Developing Goals

“Once you have generated a problem list, you need to ask yourself what the patient needs to do to restore normal functioning, (Perkinson, 2009, p. 77).”

Difference between goals and objectives

  1. GOALS define what you hope to achieve in therapy with the client.
  2. OBJECTIVE: Define what the client will do to achieve this outcome

How to write them…

img_3083“A goal is a brief clinical statement of the condition you expect to change in the client…You must state state what you intend to accomplish in general terms, and then specify the condition of the patient that will result from treatment. All goals will label a set of behaviors that you want to elicity in the patient, Goals should be more than the elimination of pathology. They should be directed toward learning…(Perkinson, 2009, p. 77).”

Treatment Objectives

img_0429After listing problems and goals, you list objectives.  Objectives are list specific skills that the patient will exercise in order to achieve a goal.  “It is a concrete behavior that you can see, hear, smeel, taste or feel…[and] must be stated clearly so that anyone would know when he or she saw it.

Defining Interventions

Interventions follow objectives.  “Interventions are what you do to help the patient complete the objective…they are also measurable and objectives…There should be at least one intervention for every objective.  The person responsible for the intervention should be listed.


Avoiding Errors

For successful case formulation to occur, it is essential that the resulting treatment plan matches the client’s specific needs (Ingram, 2012). Our textbook also lists three common errors associated with matching a treatment plan with the client’s specific needs.   The first of these errors involves developing a case formulation without adequate data to support underlying hypotheses (Ingram, 2012). In order to avoid this error, I believe it will help to complete the “three-column worksheet” (Ingram, 2012, p88), described in our text. Another useful preventative for this mistake is to make sure your data is complete. The second error mentioned in our textbook involves the presence of data that contradicts a case hypothesis (Ingram, 2012). As Ingram, (2012), mentions it is essential that a therapist enter the data-gathering process without a predefined orientation (p89).   I would surmise, that doing so would color a therapist’s understanding of the client’s situation. The final case formulation error mentioned in our textbook involves failing to address a key issue in the client’s case.   If a wealth of data exists in support of a specific case hypothesis, it would be a disservice on the part of our client’s to overlook this issue.   One step therapists can take to prevent this might involve carefully reviewing information from the database after the initial interview process. A second step a therapist can take, might involve a consultation with a co-worker or supervisor.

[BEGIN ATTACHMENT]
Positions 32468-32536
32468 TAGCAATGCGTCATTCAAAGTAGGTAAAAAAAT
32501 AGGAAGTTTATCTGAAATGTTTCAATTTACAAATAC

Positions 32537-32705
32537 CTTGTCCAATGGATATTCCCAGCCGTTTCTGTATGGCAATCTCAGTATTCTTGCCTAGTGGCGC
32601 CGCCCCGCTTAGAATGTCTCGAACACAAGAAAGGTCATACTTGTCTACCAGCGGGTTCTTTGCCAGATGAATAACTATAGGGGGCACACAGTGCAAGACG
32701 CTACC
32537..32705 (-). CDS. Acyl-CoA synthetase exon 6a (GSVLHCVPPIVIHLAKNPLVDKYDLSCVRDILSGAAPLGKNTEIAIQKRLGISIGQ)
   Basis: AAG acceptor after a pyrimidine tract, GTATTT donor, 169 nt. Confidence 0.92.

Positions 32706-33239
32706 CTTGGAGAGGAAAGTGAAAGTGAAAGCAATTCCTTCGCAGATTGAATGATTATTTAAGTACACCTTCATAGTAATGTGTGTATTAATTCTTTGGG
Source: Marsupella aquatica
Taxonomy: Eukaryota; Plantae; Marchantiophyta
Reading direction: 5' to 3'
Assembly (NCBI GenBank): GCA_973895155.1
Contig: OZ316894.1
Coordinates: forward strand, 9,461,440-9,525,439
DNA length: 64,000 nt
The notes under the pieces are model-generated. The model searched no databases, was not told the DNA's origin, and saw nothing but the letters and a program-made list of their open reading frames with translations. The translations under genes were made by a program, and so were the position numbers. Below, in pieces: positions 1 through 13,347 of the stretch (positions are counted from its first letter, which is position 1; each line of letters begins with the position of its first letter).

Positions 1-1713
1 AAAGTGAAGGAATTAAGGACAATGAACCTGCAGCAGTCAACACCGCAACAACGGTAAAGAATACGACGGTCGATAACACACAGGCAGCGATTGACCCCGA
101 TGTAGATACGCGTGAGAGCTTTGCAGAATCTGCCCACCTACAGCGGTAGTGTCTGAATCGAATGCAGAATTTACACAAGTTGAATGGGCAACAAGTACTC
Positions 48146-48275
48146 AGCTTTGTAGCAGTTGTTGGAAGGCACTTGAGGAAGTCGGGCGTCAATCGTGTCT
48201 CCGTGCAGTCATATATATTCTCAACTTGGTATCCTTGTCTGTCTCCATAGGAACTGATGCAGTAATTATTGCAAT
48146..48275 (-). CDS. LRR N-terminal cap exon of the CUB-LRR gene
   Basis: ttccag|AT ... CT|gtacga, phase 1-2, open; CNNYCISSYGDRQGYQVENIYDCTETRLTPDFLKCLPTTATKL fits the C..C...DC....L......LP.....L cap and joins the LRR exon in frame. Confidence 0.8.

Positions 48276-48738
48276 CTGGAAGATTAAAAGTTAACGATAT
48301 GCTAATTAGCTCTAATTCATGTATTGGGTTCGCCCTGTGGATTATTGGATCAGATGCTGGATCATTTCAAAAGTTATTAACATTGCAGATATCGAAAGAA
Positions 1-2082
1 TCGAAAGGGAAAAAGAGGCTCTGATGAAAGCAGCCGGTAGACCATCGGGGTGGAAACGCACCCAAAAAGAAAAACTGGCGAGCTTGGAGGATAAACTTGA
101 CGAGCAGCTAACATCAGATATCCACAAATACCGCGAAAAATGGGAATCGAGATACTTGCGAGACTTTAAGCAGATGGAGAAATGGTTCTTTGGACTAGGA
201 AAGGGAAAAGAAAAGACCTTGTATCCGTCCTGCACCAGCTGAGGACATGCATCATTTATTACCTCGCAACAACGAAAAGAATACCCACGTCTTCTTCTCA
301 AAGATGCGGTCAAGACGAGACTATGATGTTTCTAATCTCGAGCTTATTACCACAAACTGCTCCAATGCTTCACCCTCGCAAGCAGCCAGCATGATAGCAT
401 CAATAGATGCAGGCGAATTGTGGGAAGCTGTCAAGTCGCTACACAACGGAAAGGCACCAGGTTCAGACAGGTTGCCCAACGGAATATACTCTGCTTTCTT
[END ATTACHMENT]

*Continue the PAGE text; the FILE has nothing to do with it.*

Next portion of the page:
Sample Treatment Plan

Attached is a copy of a treatment plan I created for a class.  It doesn’t refer to an actual client and is purely a hypothetical and acdemic exercise.  Keep in mind, it is my first attempt… 🙂







Ingram, B.L. (2012). Clinical Case Foundations: Matching the Integrate Treatment Plan to the Client. (2nd. Ed.). Hoboken, NJ: Wiley.
Perkinson, R. R., & Jongsma Jr, A. E. (2009). The addiction treatment planner (Vol. 254). John Wiley & Sons. Retrieved from: